World War 3 Would Be 'Lethal And Fast': Conflict Over In Minutes Against Russia Or China, U.S. Army Experts Say

Norman Byrd

When people think of World War 3, there is likely few scenarios where the factors involved exclude some form of nuclear weapons exchange between the United States and either Russia or China. What is usually not considered is how quickly a conventional warfare situation might escalate into a limited nuclear war that does not stay limited for long. In fact, a panel of U.S. military leaders is in agreement that a confrontation between the United States and/or NATO (North Atlantic Treaty Organization) against the Russian Federation, or perhaps China, will last but a few brief minutes. In their words, World War 3 will be "lethal and fast."

The Daily Mail reported recently that a meeting of the Association of U.S. Army in Washington, D.C., revealed that Army leaders believe that, given that a major war between rival powerful nations, according to Army Chief of Staff Gen. Mark A. Milley, "is almost guaranteed" sometime in the future, artificial intelligence and smart weapons will dominate the conflict. Even conventional confrontations will be over in a matter of minutes.

Maj. Gen. William Hix's words were particularly ominous, according to Defense One. He predicted that some new type of "relationship" would have to be developed in the far future as machines become quicker and take over more of the decision-making process.

"A conventional conflict in the near future will be extremely lethal and fast, and we will not own the stopwatch."

Hix then referenced the technological advancements being made by Russia and China, noting that the U.S. should prepare for "violence on the scale that the US Army has not seen since Korea."

Also speaking on the panel toward the future of the military, Lieutenant General Joseph Anderson said the U.S. faces threats from "modern nation-states acting aggressively in militarized competition." That was not only an obvious allusion to Russia, which has conducted a constant series of military drills and exercises over the past few years, but a set-up to Anderson's next words that directly identified at least one of those nation-states of which he spoke.

"Who does that sound like?" he asked rhetorically. "Russia?"

Chief of Staff Milley also stated that the future of war was not limited to the traditional battlefield but insisted that the U.S. should be better prepared to engage in cyber warfare and conflicts set in an urban situation.

In listing the challenges faced by the modern American Army on the world stage, Milley noted that there was a renewed threat from Russia, a growing economic and military rival in China, an ever-increasing number of weak nation states that could be exploited by aggressors or may need protection, and the encroaching effects of climate change that could easily present more instances of instability around the globe.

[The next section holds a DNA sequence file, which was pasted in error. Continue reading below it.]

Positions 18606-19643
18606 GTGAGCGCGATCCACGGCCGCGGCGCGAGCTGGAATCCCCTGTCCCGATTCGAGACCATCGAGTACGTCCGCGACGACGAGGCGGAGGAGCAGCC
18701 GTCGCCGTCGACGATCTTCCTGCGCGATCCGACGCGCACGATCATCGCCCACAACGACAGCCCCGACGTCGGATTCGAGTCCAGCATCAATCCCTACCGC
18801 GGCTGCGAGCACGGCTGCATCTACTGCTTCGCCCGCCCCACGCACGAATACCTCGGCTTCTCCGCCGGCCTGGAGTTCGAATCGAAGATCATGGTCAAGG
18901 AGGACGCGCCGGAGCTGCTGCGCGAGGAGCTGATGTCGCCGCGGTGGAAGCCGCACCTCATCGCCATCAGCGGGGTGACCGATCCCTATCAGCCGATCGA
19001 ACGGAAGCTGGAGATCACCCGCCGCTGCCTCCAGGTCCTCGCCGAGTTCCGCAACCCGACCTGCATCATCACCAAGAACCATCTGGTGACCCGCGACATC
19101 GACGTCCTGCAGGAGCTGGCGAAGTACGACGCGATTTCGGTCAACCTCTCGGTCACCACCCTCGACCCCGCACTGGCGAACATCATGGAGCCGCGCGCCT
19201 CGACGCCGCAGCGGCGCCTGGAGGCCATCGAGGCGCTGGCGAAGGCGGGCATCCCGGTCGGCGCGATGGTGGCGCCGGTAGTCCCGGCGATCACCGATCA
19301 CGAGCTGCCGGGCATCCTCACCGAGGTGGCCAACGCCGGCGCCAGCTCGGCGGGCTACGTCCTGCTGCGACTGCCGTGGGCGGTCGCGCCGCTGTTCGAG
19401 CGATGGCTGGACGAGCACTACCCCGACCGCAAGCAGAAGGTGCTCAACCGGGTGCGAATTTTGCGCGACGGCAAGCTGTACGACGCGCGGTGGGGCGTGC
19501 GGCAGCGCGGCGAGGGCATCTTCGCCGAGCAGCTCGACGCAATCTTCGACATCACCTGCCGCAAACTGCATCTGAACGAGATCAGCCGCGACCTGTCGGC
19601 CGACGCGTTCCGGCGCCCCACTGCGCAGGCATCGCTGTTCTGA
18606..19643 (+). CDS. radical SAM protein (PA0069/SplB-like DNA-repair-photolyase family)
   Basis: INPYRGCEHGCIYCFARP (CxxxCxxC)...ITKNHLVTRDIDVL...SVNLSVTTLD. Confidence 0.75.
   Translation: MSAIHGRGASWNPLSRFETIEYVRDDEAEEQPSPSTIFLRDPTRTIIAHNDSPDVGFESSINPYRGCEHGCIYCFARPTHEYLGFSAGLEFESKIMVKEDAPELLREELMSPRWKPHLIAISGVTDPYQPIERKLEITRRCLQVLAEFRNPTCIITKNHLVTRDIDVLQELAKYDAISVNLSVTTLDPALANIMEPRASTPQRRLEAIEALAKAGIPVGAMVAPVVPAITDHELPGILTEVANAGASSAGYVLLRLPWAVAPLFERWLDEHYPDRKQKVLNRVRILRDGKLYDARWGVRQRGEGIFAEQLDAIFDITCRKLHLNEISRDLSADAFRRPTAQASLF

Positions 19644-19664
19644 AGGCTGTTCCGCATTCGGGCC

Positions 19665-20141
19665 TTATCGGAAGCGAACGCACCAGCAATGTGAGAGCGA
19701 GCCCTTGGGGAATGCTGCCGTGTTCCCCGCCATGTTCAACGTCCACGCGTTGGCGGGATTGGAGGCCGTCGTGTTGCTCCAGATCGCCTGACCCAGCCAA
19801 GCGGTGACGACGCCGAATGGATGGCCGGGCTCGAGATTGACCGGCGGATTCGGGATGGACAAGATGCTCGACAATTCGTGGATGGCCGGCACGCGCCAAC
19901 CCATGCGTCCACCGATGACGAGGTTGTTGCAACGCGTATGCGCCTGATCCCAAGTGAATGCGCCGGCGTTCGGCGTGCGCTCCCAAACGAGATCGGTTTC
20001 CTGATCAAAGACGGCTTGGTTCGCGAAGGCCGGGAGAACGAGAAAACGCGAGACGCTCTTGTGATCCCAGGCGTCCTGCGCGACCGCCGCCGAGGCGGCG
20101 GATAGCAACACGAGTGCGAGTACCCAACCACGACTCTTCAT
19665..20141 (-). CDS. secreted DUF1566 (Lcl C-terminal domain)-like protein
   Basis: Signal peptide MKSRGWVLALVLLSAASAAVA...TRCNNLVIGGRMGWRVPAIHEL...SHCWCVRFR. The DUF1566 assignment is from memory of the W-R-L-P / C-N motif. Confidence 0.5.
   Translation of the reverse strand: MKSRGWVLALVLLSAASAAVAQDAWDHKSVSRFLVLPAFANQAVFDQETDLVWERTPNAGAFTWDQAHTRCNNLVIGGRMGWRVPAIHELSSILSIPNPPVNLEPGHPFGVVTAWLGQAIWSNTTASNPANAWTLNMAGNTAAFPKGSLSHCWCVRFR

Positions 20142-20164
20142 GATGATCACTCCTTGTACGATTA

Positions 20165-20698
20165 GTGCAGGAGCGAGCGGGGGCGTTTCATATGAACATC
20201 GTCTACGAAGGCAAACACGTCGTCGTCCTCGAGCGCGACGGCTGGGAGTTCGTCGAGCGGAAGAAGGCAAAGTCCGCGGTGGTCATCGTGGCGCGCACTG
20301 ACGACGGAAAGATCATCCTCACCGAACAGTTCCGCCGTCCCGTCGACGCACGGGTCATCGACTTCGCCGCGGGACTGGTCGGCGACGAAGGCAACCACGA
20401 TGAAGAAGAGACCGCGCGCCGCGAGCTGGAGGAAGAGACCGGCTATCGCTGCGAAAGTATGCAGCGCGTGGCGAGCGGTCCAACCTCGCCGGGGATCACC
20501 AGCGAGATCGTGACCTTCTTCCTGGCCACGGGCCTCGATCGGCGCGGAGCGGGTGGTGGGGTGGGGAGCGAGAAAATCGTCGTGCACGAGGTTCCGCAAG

He added with emphasis, "While we're ready now, we are being challenged."

The Association of the U.S. Army panel's conclusions and general recommendations are practically extensions of think tanks like the Atlantic Council, which has warned of the growing aggressiveness of the Russian Federation. Back in July, as reported on by the Inquisitr, the Atlantic Council issued a report wherein it warned that the U.S. and NATO should be wary of the Russian military's propensity for conducting exercises and drills, especially those drills that have been close to the borders of former states that once were part of the Soviet Union (the Russia-dominated political entity that preceded the Federation). It further warned that Russia could use exercises to mask the launch of an invasion virtually "overnight" and "with no warning," especially into the vulnerable Baltic States, and be in control in a matter of hours.

Retired NATO Supreme Allied Commander Gen. Philip Breedlove reiterated those warnings, according to a separate Inquisitr report, to the organization last month, insisting that NATO was ill-prepared to defend against a concentrated invasion by the Russians. He noted that if Russia were to quickly gain control over Europe, the nation's air and naval superiority would easily block any attempts by NATO allies -- or any other countries -- in the Western Hemisphere from rendering aid and/or reinforcements.

The increased militarization of Russia and China appear to be forcing the United States, which has been a dominant military power for roughly a century, to at least remain on an equal footing with its rivals. The increased tensions with Russia, from the border disputes with eastern Europe and Ukraine to the breakdown in the negotiations concerning the Syrian civil war ceasefire, and China, as the Asian nation exerts its influence in the South China Sea, will test the United States' diplomatic and military skills in the future -- if to do nothing more than contain situations that could potentially lead to World War 3.

And those situations may just be smaller wars fought between nation states, proxy wars where the more powerful countries take sides and push their own agendas. At present, those proxy situations exist in places like Ukraine, where there is a stand-off between a bolstered Russian military presence on the border and an American-backed government in Kiev, and in Syria's civil war, where the Bashar al-Assad regime, backed by Russia, is barely holding its own against the American-supported Syrian rebels.

It is those proxy battlefields, and in the Pacific waters surrounding the ongoing problems in the South China Sea, where the weapons of the future of which the Army generals spoke are being tested and honed. In short, it is part of a new arms race between the U.S., Russia, and China to develop the best, most effective weapons systems in which to fight the next generation of wars.

[Feature Image by DarkGeometryStudios/Shutterstock]